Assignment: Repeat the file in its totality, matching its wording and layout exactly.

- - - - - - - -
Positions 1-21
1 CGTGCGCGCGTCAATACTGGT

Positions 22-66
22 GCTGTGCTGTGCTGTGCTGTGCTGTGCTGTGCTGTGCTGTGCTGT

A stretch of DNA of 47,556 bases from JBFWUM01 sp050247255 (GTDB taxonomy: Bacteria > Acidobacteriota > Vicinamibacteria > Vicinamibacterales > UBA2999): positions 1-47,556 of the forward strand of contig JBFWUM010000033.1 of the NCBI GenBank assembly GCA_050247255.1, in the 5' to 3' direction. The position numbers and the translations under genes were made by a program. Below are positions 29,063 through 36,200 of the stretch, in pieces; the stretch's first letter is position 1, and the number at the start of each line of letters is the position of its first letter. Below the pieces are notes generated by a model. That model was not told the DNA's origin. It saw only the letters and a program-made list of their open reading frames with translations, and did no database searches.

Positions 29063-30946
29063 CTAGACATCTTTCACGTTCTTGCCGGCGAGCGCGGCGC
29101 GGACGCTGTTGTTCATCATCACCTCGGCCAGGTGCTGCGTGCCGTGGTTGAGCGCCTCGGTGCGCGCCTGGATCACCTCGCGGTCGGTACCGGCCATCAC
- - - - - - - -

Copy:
Positions 1-21
1 CGTGCGCGCGTCAATACTGGT

Positions 22-66
22 GCTGTGCTGTGCTGTGCTGTGCTGTGCTGTGCTGTGCTGTGCTGT

A stretch of DNA of 47,556 bases from JBFWUM01 sp050247255 (GTDB taxonomy: Bacteria > Acidobacteriota > Vicinamibacteria > Vicinamibacterales > UBA2999): positions 1-47,556 of the forward strand of contig JBFWUM010000033.1 of the NCBI GenBank assembly GCA_050247255.1, in the 5' to 3' direction. The position numbers and the translations under genes were made by a program. Below are positions 29,063 through 36,200 of the stretch, in pieces; the stretch's first letter is position 1, and the number at the start of each line of letters is the position of its first letter. Below the pieces are notes generated by a model. That model was not told the DNA's origin. It saw only the letters and a program-made list of their open reading frames with translations, and did no database searches.

Positions 29063-30946
29063 CTAGACATCTTTCACGTTCTTGCCGGCGAGCGCGGCGC
29101 GGACGCTGTTGTTCATCATCACCTCGGCCAGGTGCTGCGTGCCGTGGTTGAGCGCCTCGGTGCGCGCCTGGATCACCTCGCGGTCGGTACCGGCCATCAC